Over the past few months, we’ve been traveling around the country performing assessments on athletes with our mobile biomechanics lab. The lab is a crucial piece of our assessment process since the summer of 2017. The reason it’s so key to our process is the data it provides and how it combines with our strength assessment. The culmination of this data shows much clearer than ever before how our athletes move and produce force. But what’s more important here is how it provides us with a means of creating actionable changes to an athlete’s mechanics that circumvent some of the frustrations of a traditional approach.
The Assessment Process
Before we go into how we address mechanical changes, we need to understand the type of data we’re looking at in each piece of the assessment process.
The biomechanics lab is a markered system that measures the kinematics and joint kinetics throughout the throwing motion—or the motion of segments and joints, as well as the underlying forces acting upon those joints. Typically, we look at measurements starting at foot contact, not to be confused with foot plant, since this is only the initial moment when the foot first contacts the ground up until ball release.
We can use this data to provide us with a clearer look at what positions an athlete is achieving at various points within his delivery. This provides a huge advantage over any other means of quantifying movement. For example, if instead we used video to assess an athlete’s movement, not only do we lack a full 360-degree perspective of the movement, but also if we filmed the same throw with slow motion on an iPhone, which films at 240 fps, and an athlete’s arm is rotating at 6,000 deg/sec, we’d lose 25-degrees of motion between each frame. That’s a significant amount of motion that video can’t show.
Even at extremely high frame rates, the arm still blurs, and we lose a lot of understanding of how an athlete is actually moving.
Furthermore, a biomechanics assessment allows us to see things imperceptible to the eye, even on high-quality slow-motion video. For example, you may be able to see that an athlete is generating a decent amount of hip-to-shoulder separation on video, but you can’t see the timing of when the pelvis rotation peaks in comparison to torso rotation. Within the biomechanics data, we are not only able to quantify the degrees of separation but also the crucial timing of when the pelvis and torso reach peak angular velocity.
The ROM assessment in and of itself isn’t groundbreaking. We hand measure each ROM with a goniometer and assess both active and passive ROMs for various movements. Some of this data provides us with potential injury predictors; others provide us with stability or ROM restrictions that may be impacting performance. The main piece here is that it’s not subjective. Each position is measured, which limits the experimenter bias that may happen in less objective ROM assessment processes.
The strength assessment seeks to examine an athlete’s force-velocity profile. We use the tendo unit to determine barbell velocities at three different percentages (30%, 40%, and 50%) of an idealized one-rep max (1RM) for squat, deadlift, and bench press. The 1RM is determined using an allometric score, factoring both the height and weight of an athlete. This data can then give us some insight into how strong, how explosive, and how efficient an athlete is at moving at different weights.
What does it look like?
To help provide some context as to what each piece of the assessment looks like, here’s a snippet of data from one of our pro pitchers, who used to sit in the mid 90s but now averages upper 80s.
The photo above is a look at the max hip-to-shoulder separation he generates during his delivery and at the timing of his peak-pelvis rotational velocity to his peak-torso rotational velocity. Ideally, here we want to see him generate a higher degree of hip-to-shoulder separation and have the timing between peak pelvis and torso rotation be at .05s or greater.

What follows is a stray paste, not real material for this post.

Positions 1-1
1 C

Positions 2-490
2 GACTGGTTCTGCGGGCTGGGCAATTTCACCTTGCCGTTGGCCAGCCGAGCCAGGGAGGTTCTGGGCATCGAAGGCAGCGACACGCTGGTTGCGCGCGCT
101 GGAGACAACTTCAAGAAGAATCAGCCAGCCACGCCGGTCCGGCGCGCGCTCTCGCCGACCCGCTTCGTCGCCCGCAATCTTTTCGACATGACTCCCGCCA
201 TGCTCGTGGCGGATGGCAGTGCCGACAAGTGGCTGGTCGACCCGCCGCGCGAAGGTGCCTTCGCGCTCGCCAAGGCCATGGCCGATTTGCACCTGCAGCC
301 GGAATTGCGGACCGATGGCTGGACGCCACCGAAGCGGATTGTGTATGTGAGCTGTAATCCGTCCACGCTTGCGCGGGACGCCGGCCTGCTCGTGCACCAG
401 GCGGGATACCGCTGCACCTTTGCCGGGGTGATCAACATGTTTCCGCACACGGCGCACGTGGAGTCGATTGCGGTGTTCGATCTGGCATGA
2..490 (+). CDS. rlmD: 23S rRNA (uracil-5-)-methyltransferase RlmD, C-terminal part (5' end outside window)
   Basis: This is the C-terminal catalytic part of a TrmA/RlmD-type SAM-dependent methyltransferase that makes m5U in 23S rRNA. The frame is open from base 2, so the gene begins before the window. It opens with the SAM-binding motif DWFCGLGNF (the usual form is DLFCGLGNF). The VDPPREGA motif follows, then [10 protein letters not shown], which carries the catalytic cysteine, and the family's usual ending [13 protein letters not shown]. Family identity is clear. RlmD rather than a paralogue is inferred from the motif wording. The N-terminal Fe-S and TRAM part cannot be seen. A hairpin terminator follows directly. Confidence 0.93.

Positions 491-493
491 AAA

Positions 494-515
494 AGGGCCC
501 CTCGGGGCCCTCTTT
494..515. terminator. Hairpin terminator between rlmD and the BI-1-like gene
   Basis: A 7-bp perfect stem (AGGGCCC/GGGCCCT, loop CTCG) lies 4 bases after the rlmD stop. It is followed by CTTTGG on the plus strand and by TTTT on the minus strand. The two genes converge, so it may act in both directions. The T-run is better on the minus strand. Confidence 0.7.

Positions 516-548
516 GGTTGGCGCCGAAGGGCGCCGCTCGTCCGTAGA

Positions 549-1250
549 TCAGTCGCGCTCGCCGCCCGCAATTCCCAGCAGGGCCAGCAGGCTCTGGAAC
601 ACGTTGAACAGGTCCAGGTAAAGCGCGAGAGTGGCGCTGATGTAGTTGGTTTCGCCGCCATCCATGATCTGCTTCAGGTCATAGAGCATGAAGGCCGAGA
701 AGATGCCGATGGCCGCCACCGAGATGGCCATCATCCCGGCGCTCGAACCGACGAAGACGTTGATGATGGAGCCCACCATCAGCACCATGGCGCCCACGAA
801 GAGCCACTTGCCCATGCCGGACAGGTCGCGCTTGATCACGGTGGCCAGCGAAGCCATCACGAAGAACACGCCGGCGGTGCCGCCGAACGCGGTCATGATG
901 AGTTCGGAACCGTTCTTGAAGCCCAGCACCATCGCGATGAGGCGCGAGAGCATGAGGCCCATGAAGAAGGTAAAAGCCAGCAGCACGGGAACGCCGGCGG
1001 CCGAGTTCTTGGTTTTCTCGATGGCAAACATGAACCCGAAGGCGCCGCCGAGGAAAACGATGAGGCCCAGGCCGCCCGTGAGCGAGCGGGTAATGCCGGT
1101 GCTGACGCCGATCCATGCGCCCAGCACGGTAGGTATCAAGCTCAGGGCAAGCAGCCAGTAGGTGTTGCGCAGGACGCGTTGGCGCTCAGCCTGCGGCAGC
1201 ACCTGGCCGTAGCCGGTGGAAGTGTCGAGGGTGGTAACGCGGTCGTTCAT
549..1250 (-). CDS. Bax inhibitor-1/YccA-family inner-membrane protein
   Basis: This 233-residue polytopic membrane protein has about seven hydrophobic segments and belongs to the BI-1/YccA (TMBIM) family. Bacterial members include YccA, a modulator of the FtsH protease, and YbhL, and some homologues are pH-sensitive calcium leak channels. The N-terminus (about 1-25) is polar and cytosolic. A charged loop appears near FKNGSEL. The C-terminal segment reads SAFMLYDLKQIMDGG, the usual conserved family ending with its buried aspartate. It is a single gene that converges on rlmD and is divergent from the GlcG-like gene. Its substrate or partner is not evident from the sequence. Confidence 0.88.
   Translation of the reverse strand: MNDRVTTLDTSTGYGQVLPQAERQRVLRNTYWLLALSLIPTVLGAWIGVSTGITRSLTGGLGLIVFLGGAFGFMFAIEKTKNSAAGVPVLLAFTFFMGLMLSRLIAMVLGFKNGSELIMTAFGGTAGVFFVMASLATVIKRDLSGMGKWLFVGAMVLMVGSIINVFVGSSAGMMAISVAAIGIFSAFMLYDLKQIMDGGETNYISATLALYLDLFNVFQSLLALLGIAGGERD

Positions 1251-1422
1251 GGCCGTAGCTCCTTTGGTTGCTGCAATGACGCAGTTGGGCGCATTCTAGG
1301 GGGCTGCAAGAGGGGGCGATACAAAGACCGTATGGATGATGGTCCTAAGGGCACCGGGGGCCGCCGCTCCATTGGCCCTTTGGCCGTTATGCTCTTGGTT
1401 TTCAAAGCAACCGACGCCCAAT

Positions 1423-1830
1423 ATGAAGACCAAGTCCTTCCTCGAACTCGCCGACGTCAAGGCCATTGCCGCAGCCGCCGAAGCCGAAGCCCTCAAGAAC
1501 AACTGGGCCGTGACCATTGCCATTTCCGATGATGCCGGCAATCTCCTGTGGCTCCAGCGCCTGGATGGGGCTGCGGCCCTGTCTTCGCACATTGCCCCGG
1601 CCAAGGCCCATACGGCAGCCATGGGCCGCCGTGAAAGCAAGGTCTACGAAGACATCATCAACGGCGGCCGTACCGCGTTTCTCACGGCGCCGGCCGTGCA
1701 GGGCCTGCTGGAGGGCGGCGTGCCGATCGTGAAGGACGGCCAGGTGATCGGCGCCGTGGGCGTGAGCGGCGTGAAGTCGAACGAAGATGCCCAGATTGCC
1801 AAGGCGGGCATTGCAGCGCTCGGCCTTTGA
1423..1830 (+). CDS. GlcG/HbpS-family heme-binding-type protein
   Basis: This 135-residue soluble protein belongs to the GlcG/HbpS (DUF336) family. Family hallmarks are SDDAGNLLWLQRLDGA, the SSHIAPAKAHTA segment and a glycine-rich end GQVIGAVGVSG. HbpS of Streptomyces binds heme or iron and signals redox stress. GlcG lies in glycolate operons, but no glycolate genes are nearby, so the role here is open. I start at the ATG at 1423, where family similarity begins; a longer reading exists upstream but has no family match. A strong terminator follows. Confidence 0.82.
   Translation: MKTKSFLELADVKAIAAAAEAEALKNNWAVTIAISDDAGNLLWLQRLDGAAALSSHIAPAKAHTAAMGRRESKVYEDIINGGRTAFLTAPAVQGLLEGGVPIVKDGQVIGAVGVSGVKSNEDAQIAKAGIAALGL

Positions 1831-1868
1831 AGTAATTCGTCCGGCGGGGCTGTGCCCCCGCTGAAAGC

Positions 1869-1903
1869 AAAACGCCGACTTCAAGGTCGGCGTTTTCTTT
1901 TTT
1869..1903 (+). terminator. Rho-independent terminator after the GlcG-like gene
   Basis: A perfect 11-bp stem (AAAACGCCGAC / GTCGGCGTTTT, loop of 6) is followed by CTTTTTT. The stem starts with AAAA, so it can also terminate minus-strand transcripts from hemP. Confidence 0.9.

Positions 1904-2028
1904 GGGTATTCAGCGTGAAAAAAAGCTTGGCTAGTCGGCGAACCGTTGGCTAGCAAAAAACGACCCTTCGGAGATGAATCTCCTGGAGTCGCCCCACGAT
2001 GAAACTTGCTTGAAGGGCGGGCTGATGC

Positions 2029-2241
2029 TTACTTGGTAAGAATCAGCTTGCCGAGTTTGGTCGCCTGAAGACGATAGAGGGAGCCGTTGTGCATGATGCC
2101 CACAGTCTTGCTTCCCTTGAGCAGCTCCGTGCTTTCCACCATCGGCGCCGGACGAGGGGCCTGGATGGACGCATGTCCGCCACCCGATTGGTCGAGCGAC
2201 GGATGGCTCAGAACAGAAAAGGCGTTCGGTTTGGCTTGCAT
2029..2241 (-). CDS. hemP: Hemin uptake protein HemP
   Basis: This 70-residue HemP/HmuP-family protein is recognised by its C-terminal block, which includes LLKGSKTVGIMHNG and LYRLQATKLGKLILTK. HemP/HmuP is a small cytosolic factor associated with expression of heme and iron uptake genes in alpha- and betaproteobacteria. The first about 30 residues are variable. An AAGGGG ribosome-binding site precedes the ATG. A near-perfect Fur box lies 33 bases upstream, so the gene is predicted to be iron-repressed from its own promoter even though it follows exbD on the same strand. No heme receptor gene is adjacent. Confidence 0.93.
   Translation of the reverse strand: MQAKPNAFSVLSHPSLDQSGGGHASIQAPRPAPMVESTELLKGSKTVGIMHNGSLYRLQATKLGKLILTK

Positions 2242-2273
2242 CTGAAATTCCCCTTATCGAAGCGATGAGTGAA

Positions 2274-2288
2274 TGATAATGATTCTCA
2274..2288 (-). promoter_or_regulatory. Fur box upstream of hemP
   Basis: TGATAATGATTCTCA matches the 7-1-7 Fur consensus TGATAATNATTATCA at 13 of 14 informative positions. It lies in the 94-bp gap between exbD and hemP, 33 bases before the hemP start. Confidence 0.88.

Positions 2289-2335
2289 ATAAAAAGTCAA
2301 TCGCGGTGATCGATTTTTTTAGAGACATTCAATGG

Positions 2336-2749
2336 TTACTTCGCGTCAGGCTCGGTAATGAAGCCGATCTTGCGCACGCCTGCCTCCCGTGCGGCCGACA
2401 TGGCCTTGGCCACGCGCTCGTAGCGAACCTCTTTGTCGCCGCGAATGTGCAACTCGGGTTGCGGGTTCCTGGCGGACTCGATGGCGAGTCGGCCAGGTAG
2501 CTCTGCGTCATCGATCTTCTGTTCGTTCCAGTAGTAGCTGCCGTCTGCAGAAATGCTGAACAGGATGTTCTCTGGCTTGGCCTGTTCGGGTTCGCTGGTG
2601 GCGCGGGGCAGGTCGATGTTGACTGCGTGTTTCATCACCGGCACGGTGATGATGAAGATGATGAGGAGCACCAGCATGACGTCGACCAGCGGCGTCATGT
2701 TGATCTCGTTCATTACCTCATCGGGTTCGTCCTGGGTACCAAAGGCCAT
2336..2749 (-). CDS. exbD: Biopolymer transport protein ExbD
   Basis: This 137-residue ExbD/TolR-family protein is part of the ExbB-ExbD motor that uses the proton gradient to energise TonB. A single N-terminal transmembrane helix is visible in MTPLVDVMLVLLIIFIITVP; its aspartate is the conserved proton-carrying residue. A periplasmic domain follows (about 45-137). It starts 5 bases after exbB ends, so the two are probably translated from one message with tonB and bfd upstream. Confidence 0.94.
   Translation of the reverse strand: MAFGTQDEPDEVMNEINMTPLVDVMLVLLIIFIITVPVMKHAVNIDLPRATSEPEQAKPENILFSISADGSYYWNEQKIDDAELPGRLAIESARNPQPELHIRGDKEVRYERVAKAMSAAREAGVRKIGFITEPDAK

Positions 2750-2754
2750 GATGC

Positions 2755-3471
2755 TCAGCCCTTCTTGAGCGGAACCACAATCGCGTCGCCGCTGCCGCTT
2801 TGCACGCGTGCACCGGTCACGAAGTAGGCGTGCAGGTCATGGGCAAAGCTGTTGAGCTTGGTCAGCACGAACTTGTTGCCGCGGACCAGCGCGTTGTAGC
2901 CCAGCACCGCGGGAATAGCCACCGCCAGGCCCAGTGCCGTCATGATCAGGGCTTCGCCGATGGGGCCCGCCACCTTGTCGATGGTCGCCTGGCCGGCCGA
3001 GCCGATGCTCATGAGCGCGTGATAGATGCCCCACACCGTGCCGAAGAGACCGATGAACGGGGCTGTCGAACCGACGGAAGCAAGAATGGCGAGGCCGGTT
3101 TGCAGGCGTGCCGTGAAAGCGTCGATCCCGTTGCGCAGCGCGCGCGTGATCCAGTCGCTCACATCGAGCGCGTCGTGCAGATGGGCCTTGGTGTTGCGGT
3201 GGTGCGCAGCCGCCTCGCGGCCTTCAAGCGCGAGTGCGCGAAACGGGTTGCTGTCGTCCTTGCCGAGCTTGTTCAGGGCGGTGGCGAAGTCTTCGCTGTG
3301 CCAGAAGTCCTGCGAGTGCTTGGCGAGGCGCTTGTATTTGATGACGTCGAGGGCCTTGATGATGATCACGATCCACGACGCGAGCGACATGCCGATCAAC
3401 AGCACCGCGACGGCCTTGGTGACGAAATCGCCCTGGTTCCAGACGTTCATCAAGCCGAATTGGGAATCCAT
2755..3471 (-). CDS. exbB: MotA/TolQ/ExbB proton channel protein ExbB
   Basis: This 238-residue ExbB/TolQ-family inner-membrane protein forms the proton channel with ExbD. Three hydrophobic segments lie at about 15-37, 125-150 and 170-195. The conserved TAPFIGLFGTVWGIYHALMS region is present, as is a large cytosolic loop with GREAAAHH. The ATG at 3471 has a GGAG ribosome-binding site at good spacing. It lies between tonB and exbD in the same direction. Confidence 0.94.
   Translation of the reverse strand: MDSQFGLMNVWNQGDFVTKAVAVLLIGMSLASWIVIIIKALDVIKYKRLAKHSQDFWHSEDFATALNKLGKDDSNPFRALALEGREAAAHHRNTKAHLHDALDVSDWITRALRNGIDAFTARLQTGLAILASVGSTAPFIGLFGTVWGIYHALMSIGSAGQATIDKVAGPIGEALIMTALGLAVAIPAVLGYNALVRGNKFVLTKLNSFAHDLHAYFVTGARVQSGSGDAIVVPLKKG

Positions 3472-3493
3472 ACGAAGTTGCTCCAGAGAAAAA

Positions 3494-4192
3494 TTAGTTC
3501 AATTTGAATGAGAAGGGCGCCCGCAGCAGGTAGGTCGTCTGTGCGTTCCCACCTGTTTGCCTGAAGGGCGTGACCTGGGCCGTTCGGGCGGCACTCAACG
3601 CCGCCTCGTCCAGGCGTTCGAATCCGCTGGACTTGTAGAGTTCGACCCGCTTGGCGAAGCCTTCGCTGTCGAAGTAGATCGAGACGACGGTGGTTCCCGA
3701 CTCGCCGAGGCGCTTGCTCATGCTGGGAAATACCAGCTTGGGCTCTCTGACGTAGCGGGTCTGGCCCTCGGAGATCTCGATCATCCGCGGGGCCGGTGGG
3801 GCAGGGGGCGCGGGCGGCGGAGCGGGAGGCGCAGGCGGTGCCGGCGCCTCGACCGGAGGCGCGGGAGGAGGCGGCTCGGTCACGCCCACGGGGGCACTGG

From the ROM assessment we see that his thoracic ROM is significantly lower on the left side. Since he’s a left-handed pitcher, it’s common to have a deficit to the throwing side. However, we know he already generates a low amount of hip-to-shoulder separation and because of this we would like to see a higher degree of thoracic rotation.
His strength assessment is significantly below the parameters we look for on all weights, but by examining the spreads between velocities, we see that the gap between them is fairly consistent, though greater than what we typically like to see. This suggests that the athlete is likely weak but explosive in nature since the lightest weight was only .18 off the mark, whereas the heaviest weight was .41 below the desired number.
Examining the Assessment at a Macro Scale
Admittedly, we’re not the first to use any one of these pieces to assess athletes. ASMI has had a biomechanics lab since 1987, ROM has been assessed long before the invention of the first goniometer, and, though velocity-based training technology is somewhat new, strength coaches have been using various percentages for decades to assess and train their athletes.
The game changer is how we examine the assessment. Typically, most places provide assessment reports in the form of piece-by-piece data labeling inefficiencies, similar to the above. There are also no prescriptions to correct these inefficiencies, so unless you have a high-level knowledge of movement, mobility, and stability, you really don’t know how to go about enacting change.
What we aim to do at Driveline is to combine each piece into a whole and then attack any deficiencies through an integrated approach. To better provide clarity, let’s discuss all of the data above from our pro pitcher and how they factor together.
So, we know from the biomechanics report that the athlete mentioned above is lacking hip-to-shoulder separation and the timing of this movement is poor. This is likely linked to his lack of thoracic ROM and his inability to rotate to his throwing side, but why can’t he rotate? The last piece of the assessment helps provide an answer: he’s lacking strength. So, for an athlete who once threw in the mid 90s, his hips and torso have to rotate at extremely high velocities. If his strength is poor, especially hip and core, then his body will provide protective tightness so that he doesn’t put damaging levels of stress on his spine.